Labour's Position on the Video Surveillance Bill

Last week I emailed Charles Chauvel (Labour's Justice spokesperson) expressing my concerns about the proposed response to the Hamed v R decision. At that stage the Bill had not been released.

Since I sent that email, the Attorney General has released an initial Bill for consultation and now a final Bill (333-1) which was introduced in the House on Tuesday. The Bill was referred to the Justice and Electoral Committee which invited public submissions to be lodged before midnight on Wednesday 28 September. I submitted an adapted version of my post on this blog titled "An effective and credible system of justice".

This afternoon I received a response from Charles Chauvel, Labour having had time to consider the submissions to the Committee. Chauvel's point at [3] is encouraging - my principal concern with the Bill was its retrospective application, and it appears that removing retrospectivity is a bottom-line for Labour support.

I reproduce below the full text of the reply:

         from    Charles Chauvel
to    Brendon Steen <>
dateThu, Sep 29, 2011 at 4:46 PM
subjectRE: Proposed Covert Video Surveillance Legislation

Good afternoon

Thank you for your email regarding the Video Search and Surveillance (Temporary Measures) Bill.

Labour insisted on a public select committee process on this Bill. The hearings were shorter than we would have liked, but at least MPs head from some experts and from members of the public. We were able to test the claims made by the Ministers for the necessity for the Bill, and determine whether or not the draft put forward by the Government is appropriate.

The evidence received was more or less universally damning of the legislation. Time and time again, witnesses such as the Law Commission, the New Zealand Law Society, the Criminal Bar Association, and the Human Rights Commission referred to the Bill as far too broad, and called for it to be radically amended.

The New Zealand Police and the New Zealand Police Association agreed that the important thing that was needed above all was as to certainty about their powers going forward.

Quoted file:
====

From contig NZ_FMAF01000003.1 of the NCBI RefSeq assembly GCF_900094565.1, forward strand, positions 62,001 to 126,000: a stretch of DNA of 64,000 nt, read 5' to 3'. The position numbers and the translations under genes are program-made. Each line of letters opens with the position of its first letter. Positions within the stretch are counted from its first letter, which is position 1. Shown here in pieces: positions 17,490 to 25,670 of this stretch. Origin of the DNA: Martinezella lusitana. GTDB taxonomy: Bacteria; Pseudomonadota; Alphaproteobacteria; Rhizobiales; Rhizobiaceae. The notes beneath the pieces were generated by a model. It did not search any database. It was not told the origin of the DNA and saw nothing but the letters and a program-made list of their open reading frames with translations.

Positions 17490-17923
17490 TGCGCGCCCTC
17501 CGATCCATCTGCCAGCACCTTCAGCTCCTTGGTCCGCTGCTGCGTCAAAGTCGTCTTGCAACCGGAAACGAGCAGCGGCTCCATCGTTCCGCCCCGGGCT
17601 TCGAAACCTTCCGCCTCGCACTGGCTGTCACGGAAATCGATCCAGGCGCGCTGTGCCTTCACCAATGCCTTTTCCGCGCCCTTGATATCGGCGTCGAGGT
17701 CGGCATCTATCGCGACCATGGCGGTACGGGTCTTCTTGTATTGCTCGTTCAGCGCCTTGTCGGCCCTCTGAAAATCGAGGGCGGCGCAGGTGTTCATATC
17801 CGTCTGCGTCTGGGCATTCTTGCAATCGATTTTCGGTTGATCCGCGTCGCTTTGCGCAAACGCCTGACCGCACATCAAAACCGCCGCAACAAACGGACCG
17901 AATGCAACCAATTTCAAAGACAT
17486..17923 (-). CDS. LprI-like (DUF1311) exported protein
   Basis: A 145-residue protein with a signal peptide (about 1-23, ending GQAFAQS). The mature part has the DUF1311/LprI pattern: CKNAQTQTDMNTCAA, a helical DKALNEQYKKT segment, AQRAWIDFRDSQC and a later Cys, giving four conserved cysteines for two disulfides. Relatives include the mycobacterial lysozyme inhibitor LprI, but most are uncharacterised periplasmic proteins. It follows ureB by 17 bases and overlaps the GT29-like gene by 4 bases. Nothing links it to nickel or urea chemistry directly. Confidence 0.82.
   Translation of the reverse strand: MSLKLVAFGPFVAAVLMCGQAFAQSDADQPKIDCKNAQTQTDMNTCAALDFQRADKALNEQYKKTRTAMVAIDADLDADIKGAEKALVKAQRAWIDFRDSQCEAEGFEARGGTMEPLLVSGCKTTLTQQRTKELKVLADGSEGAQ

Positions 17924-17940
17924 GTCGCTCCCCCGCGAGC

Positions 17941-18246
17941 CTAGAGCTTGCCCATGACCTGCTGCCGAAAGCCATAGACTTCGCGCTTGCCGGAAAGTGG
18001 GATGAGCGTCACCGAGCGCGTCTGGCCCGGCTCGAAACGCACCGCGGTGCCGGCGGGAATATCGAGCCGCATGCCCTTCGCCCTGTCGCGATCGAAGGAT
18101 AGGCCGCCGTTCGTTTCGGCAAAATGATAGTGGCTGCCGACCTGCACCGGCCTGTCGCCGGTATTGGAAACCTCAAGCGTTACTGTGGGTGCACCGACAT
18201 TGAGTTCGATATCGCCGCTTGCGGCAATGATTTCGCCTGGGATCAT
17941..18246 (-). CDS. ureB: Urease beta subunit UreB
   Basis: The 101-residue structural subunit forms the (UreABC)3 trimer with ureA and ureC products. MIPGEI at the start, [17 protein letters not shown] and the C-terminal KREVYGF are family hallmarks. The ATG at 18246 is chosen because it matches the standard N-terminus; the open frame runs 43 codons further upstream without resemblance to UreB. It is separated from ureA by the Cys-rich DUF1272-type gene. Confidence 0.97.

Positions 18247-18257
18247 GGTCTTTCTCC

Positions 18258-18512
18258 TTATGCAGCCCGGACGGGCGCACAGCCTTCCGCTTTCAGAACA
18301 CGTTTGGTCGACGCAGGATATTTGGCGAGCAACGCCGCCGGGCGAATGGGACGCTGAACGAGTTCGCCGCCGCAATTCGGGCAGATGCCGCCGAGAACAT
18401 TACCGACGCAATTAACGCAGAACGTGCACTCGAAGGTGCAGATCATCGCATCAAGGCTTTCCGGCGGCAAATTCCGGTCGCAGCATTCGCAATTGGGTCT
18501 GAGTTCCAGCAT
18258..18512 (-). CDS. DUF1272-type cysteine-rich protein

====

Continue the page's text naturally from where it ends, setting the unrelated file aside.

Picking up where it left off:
Labour regrets that National failed to provide the Police with this clarity by progressing the Search and Surveillance Bill in this Parliament, for which we offered our support last November, and as to which we received no response.

Having heard the evidence, Labour now sets out its position on the Bill and the amendments that National will be required to agree if it is to have Labour support to pass the House next week:

1. In order to allow the Police to resume covert video surveillance from the date of the Bill’s assent, their powers to do so must be affirmed, but only on the basis of the law as it was understood prior to the Hamed decision, no more broadly than that, and only on the basis of the most serious offending. Labour would have liked the Bill to go further, and provide a warranting procedure, but accepts that the Government left the drafting exercise needed too late to make this happen;

2. The legislation needs to apply for a maximum of 6 months only;

3. Cases currently under investigation, whether or not yet before the courts, must not be interfered with by Parliament. The Courts must be left free to determine under existing law whether evidence gathered in support of any such prosecutions is admissible.  The overwhelming evidence before the committee is that s30 Evidence Act and s21 NZ Bill of Rights Act give the courts this power, and that there is no justification for Parliament to try to intervene. Claims that serious crime will go unpunished have been shown to be misguided. We are satisfied that serious crime will not go unpunished because appropriate safeguards already exist to prevent this;

4. It must be made clear that persons convicted in cases where covert video surveillance was used in the past cannot now seek to overturn their convictions, or seek compensation from the Crown for wrongful conviction or imprisonment, only by reason of the use of covert video surveillance.  In other words, the law that applied at the time of conviction must clearly continue to apply, rather than the conviction being measured against a later standard.

If Chris Finlayson’s current bill, which is drafted much too broadly, is amended in accordance with the above, Labour will support its passage in the House.

If you would like to view the correspondence exchanged between the Labour Party and the National Party on the Bill, please go to The bill itself is available at

Many thanks for taking the time and trouble to write. I appreciate you voicing your views.

Yours sincerely,

Charles Chauvel
Labour List MP based in Ohariu
Spokesperson for Justice and the Environment

Authorised by Charles Chauvel, 103 Johnsonville Road, Johnsonville


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